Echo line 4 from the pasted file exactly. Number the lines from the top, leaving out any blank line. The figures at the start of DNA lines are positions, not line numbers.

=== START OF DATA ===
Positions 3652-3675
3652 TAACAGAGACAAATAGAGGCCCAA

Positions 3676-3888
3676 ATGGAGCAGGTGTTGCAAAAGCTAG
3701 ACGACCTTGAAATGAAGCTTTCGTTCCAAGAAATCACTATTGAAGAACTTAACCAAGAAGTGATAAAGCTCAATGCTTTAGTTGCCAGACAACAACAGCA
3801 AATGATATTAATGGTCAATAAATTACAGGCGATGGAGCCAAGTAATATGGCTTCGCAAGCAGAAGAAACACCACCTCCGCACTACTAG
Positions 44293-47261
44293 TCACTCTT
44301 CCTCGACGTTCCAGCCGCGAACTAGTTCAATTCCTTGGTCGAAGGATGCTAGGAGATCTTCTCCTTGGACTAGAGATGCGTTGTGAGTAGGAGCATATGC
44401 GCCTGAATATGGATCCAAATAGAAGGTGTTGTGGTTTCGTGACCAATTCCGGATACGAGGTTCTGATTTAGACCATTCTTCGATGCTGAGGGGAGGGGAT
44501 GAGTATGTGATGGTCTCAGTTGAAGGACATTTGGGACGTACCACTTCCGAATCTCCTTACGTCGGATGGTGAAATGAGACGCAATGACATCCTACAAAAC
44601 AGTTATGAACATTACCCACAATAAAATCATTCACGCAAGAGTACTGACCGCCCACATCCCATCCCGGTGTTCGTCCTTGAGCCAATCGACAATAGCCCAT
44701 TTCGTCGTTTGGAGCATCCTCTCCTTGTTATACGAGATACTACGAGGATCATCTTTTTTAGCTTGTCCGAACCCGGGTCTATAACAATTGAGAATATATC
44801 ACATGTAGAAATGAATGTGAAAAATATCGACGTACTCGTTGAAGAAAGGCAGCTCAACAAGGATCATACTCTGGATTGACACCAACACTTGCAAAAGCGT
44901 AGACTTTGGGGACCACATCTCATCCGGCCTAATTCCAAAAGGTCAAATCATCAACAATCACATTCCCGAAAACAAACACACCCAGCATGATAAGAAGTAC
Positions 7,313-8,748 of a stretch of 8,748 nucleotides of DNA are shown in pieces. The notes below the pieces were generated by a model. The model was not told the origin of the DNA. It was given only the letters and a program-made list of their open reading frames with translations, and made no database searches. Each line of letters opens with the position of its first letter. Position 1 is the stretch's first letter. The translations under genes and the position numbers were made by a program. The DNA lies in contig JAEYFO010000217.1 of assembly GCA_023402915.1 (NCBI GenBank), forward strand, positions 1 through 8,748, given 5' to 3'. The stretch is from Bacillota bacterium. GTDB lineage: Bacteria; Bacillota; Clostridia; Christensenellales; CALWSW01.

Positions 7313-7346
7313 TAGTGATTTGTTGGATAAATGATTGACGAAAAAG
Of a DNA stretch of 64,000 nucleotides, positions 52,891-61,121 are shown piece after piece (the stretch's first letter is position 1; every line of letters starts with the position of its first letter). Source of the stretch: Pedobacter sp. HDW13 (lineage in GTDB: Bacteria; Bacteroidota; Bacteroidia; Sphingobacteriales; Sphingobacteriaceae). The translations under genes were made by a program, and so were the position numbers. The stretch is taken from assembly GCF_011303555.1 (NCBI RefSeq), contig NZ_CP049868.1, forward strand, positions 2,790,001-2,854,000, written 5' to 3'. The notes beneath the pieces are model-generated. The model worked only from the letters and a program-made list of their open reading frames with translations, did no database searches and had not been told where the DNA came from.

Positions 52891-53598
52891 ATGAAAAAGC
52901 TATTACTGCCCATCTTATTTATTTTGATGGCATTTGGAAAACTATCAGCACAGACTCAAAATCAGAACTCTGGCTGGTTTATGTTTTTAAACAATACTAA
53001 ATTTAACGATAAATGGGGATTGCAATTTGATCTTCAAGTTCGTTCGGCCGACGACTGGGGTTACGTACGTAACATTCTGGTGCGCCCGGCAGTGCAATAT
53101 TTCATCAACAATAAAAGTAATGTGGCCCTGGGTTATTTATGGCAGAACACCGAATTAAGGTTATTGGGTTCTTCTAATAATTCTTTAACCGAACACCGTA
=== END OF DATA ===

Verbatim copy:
3676 ATGGAGCAGGTGTTGCAAAAGCTAG